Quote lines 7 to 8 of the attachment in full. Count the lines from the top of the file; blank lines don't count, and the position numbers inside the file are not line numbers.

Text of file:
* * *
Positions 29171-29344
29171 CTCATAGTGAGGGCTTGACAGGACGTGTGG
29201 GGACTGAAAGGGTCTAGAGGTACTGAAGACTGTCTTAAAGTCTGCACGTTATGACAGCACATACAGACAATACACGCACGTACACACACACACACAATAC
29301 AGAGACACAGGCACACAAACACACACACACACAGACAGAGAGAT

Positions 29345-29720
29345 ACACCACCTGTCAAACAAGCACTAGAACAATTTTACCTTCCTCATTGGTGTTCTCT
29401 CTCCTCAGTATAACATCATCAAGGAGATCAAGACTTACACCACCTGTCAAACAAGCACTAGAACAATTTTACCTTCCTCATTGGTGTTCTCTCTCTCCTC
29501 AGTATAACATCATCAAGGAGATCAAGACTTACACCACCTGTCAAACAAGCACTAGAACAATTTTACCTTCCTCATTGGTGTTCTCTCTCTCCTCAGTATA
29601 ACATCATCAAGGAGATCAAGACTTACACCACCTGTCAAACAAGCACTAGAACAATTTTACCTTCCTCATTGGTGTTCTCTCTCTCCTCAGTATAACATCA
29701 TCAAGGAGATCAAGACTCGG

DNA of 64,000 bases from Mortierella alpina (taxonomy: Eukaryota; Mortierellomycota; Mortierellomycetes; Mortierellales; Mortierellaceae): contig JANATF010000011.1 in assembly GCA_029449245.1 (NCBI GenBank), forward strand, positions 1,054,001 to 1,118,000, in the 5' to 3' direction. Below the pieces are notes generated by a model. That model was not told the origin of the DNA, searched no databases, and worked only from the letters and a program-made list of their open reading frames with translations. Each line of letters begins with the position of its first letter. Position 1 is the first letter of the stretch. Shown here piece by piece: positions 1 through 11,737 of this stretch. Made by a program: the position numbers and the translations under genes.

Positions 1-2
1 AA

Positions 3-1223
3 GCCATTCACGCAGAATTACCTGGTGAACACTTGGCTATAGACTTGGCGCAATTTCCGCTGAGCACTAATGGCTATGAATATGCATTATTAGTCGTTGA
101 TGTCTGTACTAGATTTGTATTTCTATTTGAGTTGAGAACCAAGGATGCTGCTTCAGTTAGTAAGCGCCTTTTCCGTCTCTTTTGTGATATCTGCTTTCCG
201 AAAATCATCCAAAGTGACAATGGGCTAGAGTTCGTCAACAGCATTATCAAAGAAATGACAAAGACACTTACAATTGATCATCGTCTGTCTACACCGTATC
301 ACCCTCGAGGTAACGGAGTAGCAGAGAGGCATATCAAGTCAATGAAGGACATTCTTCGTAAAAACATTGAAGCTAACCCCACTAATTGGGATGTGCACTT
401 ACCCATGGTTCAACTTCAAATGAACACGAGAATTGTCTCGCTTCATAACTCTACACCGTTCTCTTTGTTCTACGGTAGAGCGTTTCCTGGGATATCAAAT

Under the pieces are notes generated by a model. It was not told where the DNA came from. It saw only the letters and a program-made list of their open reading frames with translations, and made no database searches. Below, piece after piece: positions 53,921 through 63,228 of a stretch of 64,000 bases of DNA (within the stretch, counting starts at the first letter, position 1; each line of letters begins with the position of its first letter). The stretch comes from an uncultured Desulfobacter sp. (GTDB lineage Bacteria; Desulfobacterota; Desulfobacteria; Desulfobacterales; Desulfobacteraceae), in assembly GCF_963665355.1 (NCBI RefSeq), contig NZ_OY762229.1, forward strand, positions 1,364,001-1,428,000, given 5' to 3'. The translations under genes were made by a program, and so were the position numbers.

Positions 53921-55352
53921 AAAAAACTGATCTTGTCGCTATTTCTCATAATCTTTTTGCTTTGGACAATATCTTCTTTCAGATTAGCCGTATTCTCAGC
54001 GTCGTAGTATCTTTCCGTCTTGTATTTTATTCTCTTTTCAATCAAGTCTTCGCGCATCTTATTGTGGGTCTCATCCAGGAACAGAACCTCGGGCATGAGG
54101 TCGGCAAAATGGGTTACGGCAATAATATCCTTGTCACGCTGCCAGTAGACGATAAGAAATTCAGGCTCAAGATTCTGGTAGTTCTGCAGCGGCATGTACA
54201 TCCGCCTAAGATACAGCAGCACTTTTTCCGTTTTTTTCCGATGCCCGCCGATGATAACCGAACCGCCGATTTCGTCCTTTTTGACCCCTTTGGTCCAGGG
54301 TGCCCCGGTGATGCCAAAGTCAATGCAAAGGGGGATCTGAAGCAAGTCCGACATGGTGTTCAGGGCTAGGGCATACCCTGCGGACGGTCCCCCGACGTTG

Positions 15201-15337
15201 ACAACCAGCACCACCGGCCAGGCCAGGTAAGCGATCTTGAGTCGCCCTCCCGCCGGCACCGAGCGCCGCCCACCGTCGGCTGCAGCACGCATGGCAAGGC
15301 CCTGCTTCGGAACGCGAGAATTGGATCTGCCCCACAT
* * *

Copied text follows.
29401 CTCCTCAGTATAACATCATCAAGGAGATCAAGACTTACACCACCTGTCAAACAAGCACTAGAACAATTTTACCTTCCTCATTGGTGTTCTCTCTCTCCTC
29501 AGTATAACATCATCAAGGAGATCAAGACTTACACCACCTGTCAAACAAGCACTAGAACAATTTTACCTTCCTCATTGGTGTTCTCTCTCTCCTCAGTATA